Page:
$ numactl --hardware
  available: 1 nodes (0)
  node 0 cpus: 0 1 2 3 4 5 6 7 8 9 10 11 12 13 14 15 16 17 18 19 20 21 22 23
  node 0 size: 32107 MB
  node 0 free: 20738 MB
  node distances:
  node   0 
    0:  10


Threadripper ships in single-node interleaved memory by default, at least on my motherboard. This increases latency but doubles bandwidth (because now all 4-sticks of RAM are interleaved).

There's a BIOS setting. I personally enabled it using AMD's "Ryzen Master" program to setup NUMA mode (aka: "Local" mode in Ryzen Master).


I'm pretty sure you can change that, it should be a BIOS option [1].

[1] - https://www.anandtech.com/show/11697/the-amd-ryzen-threadrip...


This is from a 4 socket Xeon E7-4860 with 64 ram slots(16 in use)

  e7-4860:~ Mon Jun 11
  03:06 PM william$ numactl --hardware
  available: 4 nodes (0-3)
  node 0 cpus: 0 1 2 3 4 5 6 7 8 9 40 41 42 43 44 45 46 47 48 49
  node 0 size: 16035 MB
  node 0 free: 1306 MB
  node 1 cpus: 10 11 12 13 14 15 16 17 18 19 50 51 52 53 54 55 56 57 58 59
  node 1 size: 16125 MB
  node 1 free: 3237 MB
  node 2 cpus: 20 21 22 23 24 25 26 27 28 29 60 61 62 63 64 65 66 67 68 69
  node 2 size: 16125 MB
  node 2 free: 11004 MB
  node 3 cpus: 30 31 32 33 34 35 36 37 38 39 70 71 72 73 74 75 76 77 78 79
  node 3 size: 16123 MB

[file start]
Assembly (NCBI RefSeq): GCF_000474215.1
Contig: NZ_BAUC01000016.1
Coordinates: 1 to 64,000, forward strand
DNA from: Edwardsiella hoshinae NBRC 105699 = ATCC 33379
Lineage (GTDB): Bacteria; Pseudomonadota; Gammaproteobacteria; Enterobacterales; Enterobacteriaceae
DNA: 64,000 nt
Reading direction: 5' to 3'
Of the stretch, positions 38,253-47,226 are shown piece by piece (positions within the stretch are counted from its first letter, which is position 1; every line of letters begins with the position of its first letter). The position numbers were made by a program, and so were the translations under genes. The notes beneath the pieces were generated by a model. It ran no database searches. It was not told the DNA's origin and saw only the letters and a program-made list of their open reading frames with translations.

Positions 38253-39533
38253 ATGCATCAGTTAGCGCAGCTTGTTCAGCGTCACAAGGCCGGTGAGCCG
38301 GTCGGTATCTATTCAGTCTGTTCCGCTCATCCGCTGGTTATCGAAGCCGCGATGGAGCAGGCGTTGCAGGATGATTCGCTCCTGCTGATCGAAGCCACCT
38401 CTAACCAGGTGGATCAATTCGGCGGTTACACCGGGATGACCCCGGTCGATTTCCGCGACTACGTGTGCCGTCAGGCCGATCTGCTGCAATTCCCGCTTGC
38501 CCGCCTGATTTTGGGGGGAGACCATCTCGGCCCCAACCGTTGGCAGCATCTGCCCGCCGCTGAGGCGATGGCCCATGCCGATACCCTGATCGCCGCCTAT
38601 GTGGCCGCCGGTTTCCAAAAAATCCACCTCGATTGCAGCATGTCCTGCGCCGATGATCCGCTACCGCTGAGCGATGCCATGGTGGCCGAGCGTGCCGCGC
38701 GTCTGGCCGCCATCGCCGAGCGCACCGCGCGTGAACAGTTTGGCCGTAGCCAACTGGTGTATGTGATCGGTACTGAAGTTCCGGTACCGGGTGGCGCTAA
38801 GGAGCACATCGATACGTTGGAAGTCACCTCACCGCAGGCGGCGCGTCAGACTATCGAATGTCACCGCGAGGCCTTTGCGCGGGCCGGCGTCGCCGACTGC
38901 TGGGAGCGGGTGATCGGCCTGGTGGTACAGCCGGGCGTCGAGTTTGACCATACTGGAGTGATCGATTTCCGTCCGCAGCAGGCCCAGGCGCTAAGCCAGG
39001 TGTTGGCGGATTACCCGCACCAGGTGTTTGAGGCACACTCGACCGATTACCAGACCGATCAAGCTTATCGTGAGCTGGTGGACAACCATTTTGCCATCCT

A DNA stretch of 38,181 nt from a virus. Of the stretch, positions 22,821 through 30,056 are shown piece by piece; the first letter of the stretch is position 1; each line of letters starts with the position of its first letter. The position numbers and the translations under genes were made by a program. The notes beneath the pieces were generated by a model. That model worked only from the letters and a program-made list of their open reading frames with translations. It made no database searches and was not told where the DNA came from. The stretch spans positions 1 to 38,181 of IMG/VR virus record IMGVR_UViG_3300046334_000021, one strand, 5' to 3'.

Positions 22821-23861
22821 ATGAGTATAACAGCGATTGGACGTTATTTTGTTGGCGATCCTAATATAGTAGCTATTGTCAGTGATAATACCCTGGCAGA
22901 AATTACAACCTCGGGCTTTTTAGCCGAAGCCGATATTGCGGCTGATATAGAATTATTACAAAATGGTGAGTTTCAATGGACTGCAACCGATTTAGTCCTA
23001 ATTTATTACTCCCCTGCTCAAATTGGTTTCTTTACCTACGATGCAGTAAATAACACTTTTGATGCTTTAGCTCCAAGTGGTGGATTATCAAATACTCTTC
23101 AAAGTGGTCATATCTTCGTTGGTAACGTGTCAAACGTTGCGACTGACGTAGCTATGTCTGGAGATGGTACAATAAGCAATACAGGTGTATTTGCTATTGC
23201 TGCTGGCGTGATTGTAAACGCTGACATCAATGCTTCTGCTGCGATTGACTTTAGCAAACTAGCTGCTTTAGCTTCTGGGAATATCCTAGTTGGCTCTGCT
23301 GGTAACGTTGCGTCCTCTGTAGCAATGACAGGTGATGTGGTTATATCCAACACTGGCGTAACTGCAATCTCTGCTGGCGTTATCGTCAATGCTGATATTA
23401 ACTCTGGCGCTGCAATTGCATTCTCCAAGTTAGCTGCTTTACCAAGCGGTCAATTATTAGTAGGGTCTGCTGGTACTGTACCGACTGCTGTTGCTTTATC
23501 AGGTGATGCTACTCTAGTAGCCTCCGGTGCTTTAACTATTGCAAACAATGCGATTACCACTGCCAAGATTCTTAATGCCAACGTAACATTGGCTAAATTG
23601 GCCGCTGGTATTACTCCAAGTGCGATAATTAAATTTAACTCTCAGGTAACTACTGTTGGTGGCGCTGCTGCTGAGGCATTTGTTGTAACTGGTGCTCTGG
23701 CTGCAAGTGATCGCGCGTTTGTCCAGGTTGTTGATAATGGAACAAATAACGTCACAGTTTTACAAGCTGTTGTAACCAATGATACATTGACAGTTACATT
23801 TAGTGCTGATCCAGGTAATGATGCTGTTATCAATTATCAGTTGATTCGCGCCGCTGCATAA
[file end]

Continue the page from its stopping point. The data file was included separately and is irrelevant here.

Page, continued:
node 3 free: 12044 MB
  node distances:
  node   0   1   2   3 
    0:  10  20  20  20 
    1:  20  10  20  20 
    2:  20  20  10  20 
    3:  20  20  20  10
The chart at the bottom of the output is the weight for accessing a memory pool from a CPU socket. This is the most important part of the output.

On this server, CPU socket 0 is hardwired to ram slots 0-15

CPU 1 to ram slots 16-31

CPU 2 to ram slots 32-47

CPU 3 to ram slots 48-63

If CPU 0 wanted to read something outside of its local ram slots, it would have execute something on CPU n, then copy that segment to its local ram group.


That's not normal. Is it set to Channel/NUMA mode?


windows is spectacularly poor at dealing with NUMA CPUS so threadripper is not displayed to the OS as NUMA.


Please don't say things that are obviously untrue.

I've got a Threadripper 1950x and got 2x NUMA nodes. You gotta enable a BIOS setting.

Second: "$ numactl --hardware " is a Linux command. The Windows equivalent is coreinfo.

https://docs.microsoft.com/en-us/sysinternals/downloads/core...


Really? I've been thinking of getting a TR for some NUMA coding experience, and if Windows can't see that then it really sucks.


It's togglable in the BIOS/UEFI.


When VMware charges per socket and not per core.


Big ditto for Oracle. probably others.


Realistically, it is easy to count cores. Some companies still count MAC addresses.


The way Oracle and VMWare bill is not bound by a technical limitation.


I am on POWER8 at work, the wiki article [1] gives a great description of the advantages of many cores per chip though ours only has 6/12 cores. Part of our hardware configuration to migrate from POWER7 to POWER8 was to have 40g of memory per core available. I think POWER7 was 30g. We use this in the iSeries environment but we have pSeries machines with the same hardware running AIX/Oracle and POWER7 VMs running many *nix implementations.